New Singapore Designs Act

Following the reading in Parliament of the Registered Designs Bill in June this year, M Ravindran gives us a brief introduction to the changes that are about to take place in the law relating to the registration of designs in Singapore.

One of the marks of an independent nation is its capacity to pass substantive laws of its own and administer those laws in accordance with its own unique public policy considerations. It is in this regard that the law of registered designs in Singapore is an anachronism.

Currently, for a design to be protected in Singapore, it must first be registered in the UK under the terms of the UK Registered Designs Act 1949. Once registered there, there is automatic protection in Singapore under our United Kingdom Designs (Protection) Act (Cap 339).

On 30 June 2000, the Registered Designs Bill was read in the Singapore Parliament which will correct this colonial hangover. It is believed that these laws will come into force before the end of the year.

Briefly, this law envisages the setting up in Singapore for the first time of an independent Design Registry to allow for the registration of designs here without any need for recourse to the UK. After 35 years of independence, the apron strings are finally being cut.

New Features

Still, the fruit does not fall too far from the tree. The new bill owes much of its structure to the UK Registered Designs Act 1949. Indeed, many sections are identical. Some instruction was also taken from another sibling’s corresponding legislation, ie the Hong Kong Registered Designs Ordinance. In the circumstances, the substantive law has not changed much.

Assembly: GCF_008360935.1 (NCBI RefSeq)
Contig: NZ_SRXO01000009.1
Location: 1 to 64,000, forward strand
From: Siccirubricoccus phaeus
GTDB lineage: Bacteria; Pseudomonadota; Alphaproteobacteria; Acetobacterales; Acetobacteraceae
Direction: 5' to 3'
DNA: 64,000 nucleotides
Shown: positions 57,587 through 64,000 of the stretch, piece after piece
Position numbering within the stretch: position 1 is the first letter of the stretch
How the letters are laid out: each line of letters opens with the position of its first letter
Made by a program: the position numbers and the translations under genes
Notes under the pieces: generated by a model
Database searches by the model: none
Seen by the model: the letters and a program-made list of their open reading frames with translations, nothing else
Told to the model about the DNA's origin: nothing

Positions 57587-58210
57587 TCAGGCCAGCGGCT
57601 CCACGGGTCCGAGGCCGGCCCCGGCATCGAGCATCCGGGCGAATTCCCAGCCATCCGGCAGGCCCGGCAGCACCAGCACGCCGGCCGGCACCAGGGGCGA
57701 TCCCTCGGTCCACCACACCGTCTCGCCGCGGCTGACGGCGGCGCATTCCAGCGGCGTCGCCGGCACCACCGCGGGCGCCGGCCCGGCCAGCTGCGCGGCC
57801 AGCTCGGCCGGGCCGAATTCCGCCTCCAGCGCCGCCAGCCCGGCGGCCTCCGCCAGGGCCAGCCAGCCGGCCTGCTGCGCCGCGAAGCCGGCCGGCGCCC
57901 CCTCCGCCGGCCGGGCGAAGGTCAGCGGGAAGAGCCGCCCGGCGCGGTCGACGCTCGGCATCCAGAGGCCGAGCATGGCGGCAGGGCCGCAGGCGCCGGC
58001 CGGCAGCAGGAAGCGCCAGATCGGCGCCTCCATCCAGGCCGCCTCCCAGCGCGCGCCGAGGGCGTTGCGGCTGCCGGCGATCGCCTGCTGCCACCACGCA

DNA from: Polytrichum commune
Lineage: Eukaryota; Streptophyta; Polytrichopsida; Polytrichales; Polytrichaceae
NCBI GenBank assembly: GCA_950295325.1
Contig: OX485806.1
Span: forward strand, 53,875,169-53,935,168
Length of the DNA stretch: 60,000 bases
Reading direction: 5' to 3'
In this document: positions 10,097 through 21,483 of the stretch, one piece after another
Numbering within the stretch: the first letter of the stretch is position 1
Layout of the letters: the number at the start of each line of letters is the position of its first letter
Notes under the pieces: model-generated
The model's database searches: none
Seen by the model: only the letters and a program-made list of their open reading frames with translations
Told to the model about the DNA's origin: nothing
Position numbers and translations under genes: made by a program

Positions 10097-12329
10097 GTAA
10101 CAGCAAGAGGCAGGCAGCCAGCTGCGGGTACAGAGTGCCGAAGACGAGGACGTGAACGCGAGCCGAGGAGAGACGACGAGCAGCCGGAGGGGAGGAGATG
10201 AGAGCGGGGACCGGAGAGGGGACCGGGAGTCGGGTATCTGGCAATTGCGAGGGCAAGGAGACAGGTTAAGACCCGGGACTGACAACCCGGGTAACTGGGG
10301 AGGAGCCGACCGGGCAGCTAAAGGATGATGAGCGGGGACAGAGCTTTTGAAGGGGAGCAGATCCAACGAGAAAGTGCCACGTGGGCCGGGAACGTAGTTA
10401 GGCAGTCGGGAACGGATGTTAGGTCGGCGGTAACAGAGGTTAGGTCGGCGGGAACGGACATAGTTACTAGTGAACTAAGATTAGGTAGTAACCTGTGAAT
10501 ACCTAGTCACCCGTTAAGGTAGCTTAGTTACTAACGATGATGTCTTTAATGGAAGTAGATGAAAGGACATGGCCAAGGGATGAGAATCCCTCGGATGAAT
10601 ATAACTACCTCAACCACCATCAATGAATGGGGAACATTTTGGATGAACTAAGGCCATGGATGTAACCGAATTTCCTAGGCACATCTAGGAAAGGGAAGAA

One new feature is the doing away of the need for a design to have eye appeal. Under UK law, a design had to have eye-appeal to be registered. It was for this reason that many people associated registered designs with fashion and style. In fact, however, the eye appeal test was so watered down that almost anything could pass the test as long as it could be noticed. The test was, therefore, subjective and for that reason, this change is to be welcomed.

Another departure from UK law is in respect of the novelty requirement. Designs are registrable if they are new. Under UK law, novelty was judged locally, ie a design was considered new if it had not been published in the UK, regardless of whether it had been published elsewhere.

This gave rise to the curious Singapore case of Ang Lay See & Ors vs Solite Impex Pte Ltd [1998] 2 SLR 365, where the plaintiff’s design had been used in Singapore prior to the application for registration in the UK. It would obviously have been unfair on equitable grounds for the plaintiff to succeed although it was clear that the design could not be revoked under UK law. The High Court found in favour of the plaintiff. The matter went up to the Court of Appeal which, in dismissing the plaintiff’s claim, had to resort to an argument based on absurd consequences.